One would assume that the elevated mortgage payments resulting from the interest rate hike would discourage potential buyers and consequently cause property values to decrease. However, this is not the case. So why would property values still increase despite the interest rate hike?

High Demand

The impact on housing prices extends beyond interest rates as numerous other factors come into play. These factors contribute to either heightened demand or reduced supply, directly influencing property prices in the market.

Source: Ian Cutmore

Despite the consecutive increases in interest rates, the housing market remains resilient and continues to strengthen. This can be attributed to the significant demand generated by a population boom.

By the end of this year, Australia is projected to experience a net overseas migration of 400,000 individuals, surpassing the previous record of 316,000 set in 2018. The Australian Bureau of Statistics (ABS) population clock indicates that the country adds one person to its population every 47 seconds.

Given the current rate of population growth, it is evident that property prices will continue to rise rapidly. This is primarily due to the limited supply of properties, which is unable to keep pace with the ongoing population boom. Data from PropTrack as of May 2023 reveals an impressive 7% increase in potential buyers per listing compared to the same period in 2022.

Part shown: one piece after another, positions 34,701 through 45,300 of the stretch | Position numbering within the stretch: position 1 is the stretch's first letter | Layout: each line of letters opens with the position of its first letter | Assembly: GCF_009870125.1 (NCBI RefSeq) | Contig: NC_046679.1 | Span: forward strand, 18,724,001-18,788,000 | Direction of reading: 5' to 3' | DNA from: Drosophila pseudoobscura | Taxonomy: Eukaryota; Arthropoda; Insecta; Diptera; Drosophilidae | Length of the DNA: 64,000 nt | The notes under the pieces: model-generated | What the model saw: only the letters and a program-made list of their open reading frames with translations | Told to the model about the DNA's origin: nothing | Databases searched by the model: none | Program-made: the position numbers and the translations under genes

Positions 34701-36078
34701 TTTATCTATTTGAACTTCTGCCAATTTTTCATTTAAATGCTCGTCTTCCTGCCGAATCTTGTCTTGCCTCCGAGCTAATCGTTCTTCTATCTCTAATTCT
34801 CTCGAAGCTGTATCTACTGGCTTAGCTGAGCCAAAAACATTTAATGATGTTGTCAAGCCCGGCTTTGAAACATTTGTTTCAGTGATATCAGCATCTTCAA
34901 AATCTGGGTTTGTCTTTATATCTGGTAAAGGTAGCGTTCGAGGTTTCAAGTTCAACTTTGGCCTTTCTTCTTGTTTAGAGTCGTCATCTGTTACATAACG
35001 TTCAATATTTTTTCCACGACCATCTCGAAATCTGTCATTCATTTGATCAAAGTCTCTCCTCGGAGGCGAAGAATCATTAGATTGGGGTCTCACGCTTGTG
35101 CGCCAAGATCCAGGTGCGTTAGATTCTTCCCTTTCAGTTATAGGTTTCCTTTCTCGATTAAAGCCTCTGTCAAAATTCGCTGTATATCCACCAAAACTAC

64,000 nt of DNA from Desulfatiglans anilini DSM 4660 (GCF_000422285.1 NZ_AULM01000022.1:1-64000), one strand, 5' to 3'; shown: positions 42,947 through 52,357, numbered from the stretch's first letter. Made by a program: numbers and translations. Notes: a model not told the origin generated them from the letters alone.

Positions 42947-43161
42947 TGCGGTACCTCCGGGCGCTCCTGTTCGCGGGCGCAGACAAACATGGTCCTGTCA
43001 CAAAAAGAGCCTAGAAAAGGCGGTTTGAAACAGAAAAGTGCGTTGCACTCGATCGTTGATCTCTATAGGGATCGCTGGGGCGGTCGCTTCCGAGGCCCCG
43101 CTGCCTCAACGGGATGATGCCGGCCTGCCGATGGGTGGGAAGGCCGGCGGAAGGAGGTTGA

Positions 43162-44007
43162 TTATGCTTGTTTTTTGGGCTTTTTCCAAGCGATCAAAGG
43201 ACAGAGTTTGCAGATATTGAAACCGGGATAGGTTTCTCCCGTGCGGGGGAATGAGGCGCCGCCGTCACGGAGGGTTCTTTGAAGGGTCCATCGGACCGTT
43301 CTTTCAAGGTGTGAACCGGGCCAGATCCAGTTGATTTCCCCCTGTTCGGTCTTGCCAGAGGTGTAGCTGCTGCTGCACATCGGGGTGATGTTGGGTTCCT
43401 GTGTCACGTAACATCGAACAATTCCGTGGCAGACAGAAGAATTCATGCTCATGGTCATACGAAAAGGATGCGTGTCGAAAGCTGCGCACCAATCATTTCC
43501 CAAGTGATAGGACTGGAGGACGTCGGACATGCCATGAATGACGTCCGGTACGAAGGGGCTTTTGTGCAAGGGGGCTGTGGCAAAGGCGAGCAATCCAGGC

Limited Stock

Recent data from the ABS indicates a significant decline in approvals for new home construction, reaching the lowest level in 11 years. This decline is primarily driven by a decrease in permits for apartment buildings.

In April, total dwelling approvals experienced an 8.1% decrease compared to the previous month, with permits for apartments plummeting by 16.5%. Although monthly data can be volatile, the overall trend has shown weakness over an extended period, with total approvals dropping by 24.1% compared to the same time last year.

“Total dwellings approved fell to the lowest level since April 2012,” said Daniel Rossi, ABS’ head of construction statistics. “Private sector house approvals also continued to decline.”

Construction Slump

Source: RBA, Bloomberg

According to Hayden Groves, the president of The Real Estate Institute of Australia, the Australian property market has remained relatively unaffected by the continuous rise in interest rates due to the limited supply of properties available.

Groves believes that until there is an increase in property stock, the current low-supply environment will continue to exert upward pressure on prices, despite the efforts of the Reserve Bank of Australia (RBA) to control the market. He also expresses confidence in the strong recovery phase of the Australian property market and predicts that prices will continue to rise.

A Domain report supports this outlook, particularly in Sydney, where house prices are projected to increase by 6% to 9%. Similarly, unit prices in Sydney are expected to rise within a range of 2% to 5%.

A Rising Rental market